(PhysOrg.com) -- With the election cycle now underway, many Americans will be responding to political polls about who they support in the races for president and other offices. But can the poll questions themselves influence how people vote?
Despite the frequent use of hypothetical questions in political polling, market research and jury selection, there has been little research focusing on how and under what circumstances such "What if...?" questions influence our behavior. A new series of studies offers some clarity.
Researchers found that hypothetical questions can help our brains access specific positive or negative knowledge referenced by the question. As a result, the questions themselves can alter our behavior, though we can resist these influences if we are aware of their effects on us.
The research, from Duke Universityâs Fuqua School of Business, the University of Alberta School of Business, the University of Southern California and Stanford University, is set to be published in the journal Organizational Behavior and Human Decision Processes and is now available online at sd1.myipcn.org/science/article … ii/S0749597811001099 .
"Hypothetical questions are essentially wolves in sheep's clothing," said Gavan Fitzsimons, professor of marketing and psychology at Fuqua. "Seemingly innocuous questions can make positive knowledge accessible while negative questions can make negative knowledge accessible. In other words, being asked hypothetical questions that are consistent with our existing knowledge or our preconceived notions has a biasing effect on us -- without our knowledge and without our consent."
The researchers conducted a series of surveys that examined voting choices, legal decision-making and consumption behavior. One survey asked students a series of hypothetical questions about politicians, with some questions framed positively and some negatively. Additional surveys featured questions about the nutritional value of sugar substitutes, defendants in simulated court cases and snack food preferences.
"Political pollsters are very aware that the language they use in so-called 'push polling' can not only influence the way questions are answered, they can also push people away from one candidate and pull them toward another," said Sarah Moore, assistant professor of marketing at the University of Alberta.
"In one of our surveys," Moore said, "we asked respondents if learning a politician had been convicted of accepting a bribe would make them less likely to vote for that person. Alternatively, we asked another group of respondents if learning a politician had refused to accept a bribe would make them more likely to vote for that person. The negative question resulted in 37 percent of respondents being less likely to vote for the convicted politician. The positive question found 83 percent of respondents more likely to vote for the honest politician. In both cases, the bribe context was purely hypothetical, and yet the two groups' voting intentions differed dramatically."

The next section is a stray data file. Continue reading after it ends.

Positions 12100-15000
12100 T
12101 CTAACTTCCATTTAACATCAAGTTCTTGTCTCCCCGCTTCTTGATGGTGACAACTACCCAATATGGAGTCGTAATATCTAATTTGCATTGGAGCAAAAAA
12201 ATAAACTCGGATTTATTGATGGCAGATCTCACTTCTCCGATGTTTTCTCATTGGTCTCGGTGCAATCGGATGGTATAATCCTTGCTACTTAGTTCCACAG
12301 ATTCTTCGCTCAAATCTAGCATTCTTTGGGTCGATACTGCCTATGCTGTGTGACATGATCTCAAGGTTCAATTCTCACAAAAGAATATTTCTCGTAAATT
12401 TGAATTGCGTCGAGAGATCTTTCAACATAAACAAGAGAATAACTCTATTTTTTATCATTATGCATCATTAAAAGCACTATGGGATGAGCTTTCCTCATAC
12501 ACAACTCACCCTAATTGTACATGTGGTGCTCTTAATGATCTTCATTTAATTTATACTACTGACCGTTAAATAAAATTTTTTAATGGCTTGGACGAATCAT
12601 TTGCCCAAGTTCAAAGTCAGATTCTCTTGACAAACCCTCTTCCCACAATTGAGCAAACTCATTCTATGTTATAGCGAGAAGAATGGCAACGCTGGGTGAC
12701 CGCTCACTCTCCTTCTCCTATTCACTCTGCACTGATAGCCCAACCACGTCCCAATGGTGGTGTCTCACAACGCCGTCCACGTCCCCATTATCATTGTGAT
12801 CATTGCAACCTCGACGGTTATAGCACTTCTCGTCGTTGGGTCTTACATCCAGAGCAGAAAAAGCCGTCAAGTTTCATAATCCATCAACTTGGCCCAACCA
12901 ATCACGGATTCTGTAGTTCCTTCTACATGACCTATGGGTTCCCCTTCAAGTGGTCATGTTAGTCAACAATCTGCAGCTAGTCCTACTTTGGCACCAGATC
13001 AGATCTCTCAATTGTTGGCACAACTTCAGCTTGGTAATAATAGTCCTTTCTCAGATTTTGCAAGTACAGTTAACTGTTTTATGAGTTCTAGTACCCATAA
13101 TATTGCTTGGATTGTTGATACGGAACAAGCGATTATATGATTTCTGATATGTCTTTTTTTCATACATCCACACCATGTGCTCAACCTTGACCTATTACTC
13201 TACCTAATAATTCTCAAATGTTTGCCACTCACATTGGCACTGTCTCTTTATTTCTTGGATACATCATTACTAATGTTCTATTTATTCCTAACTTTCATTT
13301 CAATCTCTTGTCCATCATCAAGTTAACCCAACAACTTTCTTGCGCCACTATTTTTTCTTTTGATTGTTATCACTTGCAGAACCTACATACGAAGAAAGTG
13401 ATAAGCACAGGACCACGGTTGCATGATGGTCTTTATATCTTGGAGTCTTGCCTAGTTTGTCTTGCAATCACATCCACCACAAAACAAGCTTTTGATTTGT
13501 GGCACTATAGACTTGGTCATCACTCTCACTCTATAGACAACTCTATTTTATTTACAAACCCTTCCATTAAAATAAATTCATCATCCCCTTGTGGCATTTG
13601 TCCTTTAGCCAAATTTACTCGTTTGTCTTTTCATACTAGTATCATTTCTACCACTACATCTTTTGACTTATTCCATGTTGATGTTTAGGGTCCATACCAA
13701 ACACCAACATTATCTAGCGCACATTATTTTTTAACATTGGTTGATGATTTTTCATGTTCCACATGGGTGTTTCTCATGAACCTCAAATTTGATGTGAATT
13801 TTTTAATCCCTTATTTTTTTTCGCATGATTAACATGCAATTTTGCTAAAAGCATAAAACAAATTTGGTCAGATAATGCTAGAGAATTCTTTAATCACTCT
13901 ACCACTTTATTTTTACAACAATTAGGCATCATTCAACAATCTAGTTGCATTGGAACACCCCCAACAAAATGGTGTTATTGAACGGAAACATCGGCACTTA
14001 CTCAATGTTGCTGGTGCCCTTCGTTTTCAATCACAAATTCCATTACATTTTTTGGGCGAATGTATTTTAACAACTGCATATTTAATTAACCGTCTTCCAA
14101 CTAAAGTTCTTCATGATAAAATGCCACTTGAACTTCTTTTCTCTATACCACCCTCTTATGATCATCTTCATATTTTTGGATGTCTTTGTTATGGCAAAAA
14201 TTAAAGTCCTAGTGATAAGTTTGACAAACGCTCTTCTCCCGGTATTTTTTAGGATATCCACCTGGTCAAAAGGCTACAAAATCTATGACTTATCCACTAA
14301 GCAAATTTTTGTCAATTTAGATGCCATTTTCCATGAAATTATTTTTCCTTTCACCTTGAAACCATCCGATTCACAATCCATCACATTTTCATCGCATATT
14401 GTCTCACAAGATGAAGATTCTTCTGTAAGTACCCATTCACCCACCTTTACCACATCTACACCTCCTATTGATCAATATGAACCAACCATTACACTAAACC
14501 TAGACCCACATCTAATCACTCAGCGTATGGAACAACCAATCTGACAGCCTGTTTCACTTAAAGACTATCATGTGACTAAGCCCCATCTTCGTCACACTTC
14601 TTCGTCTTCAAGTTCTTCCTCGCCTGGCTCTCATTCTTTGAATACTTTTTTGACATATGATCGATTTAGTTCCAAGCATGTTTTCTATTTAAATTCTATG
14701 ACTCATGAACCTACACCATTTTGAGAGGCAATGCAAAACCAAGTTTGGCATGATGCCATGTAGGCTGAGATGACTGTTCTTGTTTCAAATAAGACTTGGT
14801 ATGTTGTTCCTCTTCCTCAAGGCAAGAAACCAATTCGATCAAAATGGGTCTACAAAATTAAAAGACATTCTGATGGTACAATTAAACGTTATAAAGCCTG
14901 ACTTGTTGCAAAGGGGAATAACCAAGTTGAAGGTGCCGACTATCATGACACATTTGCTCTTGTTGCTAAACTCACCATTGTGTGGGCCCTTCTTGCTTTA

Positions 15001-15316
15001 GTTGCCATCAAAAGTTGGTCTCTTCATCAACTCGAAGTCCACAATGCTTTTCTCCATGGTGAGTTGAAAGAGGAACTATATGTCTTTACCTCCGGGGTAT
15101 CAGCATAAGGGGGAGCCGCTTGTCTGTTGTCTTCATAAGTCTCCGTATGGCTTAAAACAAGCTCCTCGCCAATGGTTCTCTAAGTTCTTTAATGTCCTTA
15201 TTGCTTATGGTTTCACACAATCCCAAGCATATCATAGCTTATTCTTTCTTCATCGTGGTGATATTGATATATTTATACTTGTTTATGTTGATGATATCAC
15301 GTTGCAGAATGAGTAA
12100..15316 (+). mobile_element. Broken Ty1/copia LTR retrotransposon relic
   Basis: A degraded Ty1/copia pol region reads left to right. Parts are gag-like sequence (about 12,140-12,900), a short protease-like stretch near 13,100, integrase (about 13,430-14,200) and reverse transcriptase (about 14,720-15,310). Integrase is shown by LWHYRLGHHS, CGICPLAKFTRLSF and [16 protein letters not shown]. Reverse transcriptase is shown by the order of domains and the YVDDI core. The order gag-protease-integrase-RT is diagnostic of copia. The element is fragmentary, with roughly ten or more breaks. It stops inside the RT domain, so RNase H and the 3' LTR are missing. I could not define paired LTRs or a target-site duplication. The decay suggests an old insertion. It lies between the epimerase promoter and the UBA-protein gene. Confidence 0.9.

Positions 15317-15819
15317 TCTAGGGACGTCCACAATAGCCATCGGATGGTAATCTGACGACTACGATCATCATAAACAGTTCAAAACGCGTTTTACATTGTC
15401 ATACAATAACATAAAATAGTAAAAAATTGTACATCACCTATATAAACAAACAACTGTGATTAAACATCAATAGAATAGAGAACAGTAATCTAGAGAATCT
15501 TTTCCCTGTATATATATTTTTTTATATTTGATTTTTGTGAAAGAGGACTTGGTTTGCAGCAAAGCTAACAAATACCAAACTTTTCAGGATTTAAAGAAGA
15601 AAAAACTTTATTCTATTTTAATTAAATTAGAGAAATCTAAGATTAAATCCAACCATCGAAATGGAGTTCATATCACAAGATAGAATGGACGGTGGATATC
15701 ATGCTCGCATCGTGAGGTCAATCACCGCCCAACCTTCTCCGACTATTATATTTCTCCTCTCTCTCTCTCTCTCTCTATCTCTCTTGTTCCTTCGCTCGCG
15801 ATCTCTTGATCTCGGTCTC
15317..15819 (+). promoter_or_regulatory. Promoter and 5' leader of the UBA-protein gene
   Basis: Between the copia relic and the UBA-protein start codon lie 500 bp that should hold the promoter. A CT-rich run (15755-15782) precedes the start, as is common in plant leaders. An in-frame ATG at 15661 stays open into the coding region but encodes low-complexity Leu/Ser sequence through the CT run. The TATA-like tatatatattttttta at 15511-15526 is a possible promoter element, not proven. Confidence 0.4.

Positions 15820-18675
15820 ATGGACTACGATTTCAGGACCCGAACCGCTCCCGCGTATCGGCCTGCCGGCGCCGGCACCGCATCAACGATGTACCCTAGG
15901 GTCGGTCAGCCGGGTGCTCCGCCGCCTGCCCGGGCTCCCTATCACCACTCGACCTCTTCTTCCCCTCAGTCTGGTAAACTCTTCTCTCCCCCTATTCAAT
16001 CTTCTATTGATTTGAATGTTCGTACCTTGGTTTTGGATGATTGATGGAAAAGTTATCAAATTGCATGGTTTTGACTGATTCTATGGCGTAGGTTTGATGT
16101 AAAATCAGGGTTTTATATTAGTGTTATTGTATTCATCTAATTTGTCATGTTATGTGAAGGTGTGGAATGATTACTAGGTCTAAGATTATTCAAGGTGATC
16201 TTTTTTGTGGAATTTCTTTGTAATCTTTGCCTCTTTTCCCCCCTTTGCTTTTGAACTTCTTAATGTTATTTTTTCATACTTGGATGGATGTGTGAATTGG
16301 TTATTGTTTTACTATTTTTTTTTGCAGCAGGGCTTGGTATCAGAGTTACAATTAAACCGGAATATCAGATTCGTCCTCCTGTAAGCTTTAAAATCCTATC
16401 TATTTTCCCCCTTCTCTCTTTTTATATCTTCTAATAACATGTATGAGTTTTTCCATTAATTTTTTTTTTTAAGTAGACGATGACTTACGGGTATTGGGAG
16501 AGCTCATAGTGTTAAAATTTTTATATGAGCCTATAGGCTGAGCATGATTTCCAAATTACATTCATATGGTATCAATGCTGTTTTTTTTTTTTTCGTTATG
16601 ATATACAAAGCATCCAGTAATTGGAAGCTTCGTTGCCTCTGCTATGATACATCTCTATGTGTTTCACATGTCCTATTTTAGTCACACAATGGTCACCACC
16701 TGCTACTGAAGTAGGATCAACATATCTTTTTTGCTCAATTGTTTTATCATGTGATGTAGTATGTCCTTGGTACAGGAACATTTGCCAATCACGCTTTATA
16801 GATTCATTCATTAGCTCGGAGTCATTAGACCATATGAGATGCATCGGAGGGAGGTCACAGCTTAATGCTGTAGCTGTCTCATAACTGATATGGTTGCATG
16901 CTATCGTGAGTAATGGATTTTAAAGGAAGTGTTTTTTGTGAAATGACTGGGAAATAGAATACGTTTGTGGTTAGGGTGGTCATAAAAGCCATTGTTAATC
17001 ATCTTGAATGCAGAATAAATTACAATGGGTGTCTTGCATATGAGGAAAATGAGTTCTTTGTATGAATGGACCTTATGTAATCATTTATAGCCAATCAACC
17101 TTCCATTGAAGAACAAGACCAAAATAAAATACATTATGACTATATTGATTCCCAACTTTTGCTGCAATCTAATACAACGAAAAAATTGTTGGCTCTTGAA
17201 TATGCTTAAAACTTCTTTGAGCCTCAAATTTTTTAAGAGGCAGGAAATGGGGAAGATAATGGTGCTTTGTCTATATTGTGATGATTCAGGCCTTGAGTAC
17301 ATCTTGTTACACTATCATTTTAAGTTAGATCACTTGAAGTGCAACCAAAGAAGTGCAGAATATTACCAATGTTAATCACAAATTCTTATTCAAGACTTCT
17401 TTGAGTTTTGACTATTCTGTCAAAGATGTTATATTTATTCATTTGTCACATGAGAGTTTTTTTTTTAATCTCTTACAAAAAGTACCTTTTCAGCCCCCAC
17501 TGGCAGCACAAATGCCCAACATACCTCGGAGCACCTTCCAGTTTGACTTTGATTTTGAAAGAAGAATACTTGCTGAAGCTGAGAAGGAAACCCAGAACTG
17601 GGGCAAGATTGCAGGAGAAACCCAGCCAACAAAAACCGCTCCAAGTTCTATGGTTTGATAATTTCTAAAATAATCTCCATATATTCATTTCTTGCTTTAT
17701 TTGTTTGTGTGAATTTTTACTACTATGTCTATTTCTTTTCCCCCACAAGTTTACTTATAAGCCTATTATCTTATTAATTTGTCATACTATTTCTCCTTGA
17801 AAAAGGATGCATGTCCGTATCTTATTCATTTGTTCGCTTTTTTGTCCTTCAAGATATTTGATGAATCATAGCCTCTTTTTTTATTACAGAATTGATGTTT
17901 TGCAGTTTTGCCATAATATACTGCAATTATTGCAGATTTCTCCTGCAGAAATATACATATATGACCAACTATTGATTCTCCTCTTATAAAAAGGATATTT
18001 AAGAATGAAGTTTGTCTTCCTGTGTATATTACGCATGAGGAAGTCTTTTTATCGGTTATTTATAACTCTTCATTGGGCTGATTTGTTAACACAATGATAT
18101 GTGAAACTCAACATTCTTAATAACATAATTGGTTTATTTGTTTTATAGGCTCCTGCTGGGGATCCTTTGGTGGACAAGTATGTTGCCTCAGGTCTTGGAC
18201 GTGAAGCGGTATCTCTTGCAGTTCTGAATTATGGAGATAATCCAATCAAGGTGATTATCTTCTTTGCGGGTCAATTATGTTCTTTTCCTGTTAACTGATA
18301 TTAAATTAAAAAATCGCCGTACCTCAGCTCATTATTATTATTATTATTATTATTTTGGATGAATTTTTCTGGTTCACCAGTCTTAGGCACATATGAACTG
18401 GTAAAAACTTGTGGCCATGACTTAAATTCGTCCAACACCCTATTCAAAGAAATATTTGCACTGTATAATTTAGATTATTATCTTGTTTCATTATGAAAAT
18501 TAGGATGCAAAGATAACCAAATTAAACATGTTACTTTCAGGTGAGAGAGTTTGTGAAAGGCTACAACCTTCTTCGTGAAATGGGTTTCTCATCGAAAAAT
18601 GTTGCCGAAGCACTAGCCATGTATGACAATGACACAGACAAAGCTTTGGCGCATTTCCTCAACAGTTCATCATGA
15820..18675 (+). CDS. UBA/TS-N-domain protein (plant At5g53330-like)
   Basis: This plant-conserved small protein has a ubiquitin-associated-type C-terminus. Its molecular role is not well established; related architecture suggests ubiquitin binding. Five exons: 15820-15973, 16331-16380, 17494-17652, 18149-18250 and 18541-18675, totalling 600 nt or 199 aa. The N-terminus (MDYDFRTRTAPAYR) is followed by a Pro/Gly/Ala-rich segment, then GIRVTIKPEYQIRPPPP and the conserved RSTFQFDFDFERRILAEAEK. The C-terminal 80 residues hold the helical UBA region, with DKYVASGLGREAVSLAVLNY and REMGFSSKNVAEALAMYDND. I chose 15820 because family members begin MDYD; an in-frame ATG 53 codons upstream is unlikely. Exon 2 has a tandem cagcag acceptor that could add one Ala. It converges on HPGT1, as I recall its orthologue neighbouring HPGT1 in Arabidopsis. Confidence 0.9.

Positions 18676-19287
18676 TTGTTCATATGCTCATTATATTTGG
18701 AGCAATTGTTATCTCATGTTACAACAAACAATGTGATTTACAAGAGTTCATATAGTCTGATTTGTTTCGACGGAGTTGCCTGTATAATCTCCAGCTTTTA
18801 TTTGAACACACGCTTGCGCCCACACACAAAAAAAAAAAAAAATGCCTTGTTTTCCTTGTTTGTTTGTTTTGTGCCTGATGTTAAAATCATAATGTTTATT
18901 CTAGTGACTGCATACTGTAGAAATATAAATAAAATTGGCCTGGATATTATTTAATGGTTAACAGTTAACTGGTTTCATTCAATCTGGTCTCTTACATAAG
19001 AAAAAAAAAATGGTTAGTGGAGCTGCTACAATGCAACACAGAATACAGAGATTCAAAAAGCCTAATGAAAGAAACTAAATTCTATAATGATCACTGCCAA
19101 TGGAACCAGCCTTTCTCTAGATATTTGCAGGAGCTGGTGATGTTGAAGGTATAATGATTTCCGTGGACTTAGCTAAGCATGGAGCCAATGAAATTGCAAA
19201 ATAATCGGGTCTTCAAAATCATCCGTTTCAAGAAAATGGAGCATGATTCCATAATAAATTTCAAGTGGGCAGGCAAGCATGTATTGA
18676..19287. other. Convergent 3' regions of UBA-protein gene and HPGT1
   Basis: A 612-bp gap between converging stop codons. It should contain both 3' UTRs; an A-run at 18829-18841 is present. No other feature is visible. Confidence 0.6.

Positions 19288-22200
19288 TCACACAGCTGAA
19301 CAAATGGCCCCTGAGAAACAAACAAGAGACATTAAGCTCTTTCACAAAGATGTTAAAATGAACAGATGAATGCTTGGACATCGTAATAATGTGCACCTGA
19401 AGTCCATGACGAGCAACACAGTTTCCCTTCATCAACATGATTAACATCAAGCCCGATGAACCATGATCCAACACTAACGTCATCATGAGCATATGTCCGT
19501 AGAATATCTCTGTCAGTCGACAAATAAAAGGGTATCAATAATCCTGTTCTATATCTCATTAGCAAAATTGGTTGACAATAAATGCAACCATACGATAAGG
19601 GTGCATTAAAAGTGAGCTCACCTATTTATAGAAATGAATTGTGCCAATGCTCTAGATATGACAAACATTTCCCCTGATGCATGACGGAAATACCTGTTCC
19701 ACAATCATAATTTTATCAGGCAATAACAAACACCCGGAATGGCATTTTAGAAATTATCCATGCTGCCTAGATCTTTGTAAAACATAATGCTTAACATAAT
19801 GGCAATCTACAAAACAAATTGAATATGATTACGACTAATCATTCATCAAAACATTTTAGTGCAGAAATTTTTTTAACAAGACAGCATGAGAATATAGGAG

One survey asked a group of prospective jurors waiting to serve at a courthouse to imagine they were being screened by attorneys at a criminal trial. During a simulated jury selection, the group was asked a series of hypothetical questions alluding to the defendant's gang membership. These jurors were much more likely to issue guilty verdicts and recommend harsher sentences than jurors who were not asked the hypothetical questions related to gang membership.
Another group of respondents undertook a similar survey; however, this group was first told that the screening questions were submitted by attorneys for the defense and prosecution and, as potential jurors, they should not use the questions to draw conclusions about the case. Respondents in this group were able to correct for the biases normally induced by the hypothetical questions, becoming less likely to vote the defendant guilty and recommending shorter jail terms.
"Our research has shown that hypothetical questions can influence our actions, but we've also confirmed that when we are aware of the effects of hypothetical questions, we can correct our biases," said Baba Shiv, professor of marketing at Stanford. "Public education is needed to raise awareness of how hypothetical questions can sway our actions."
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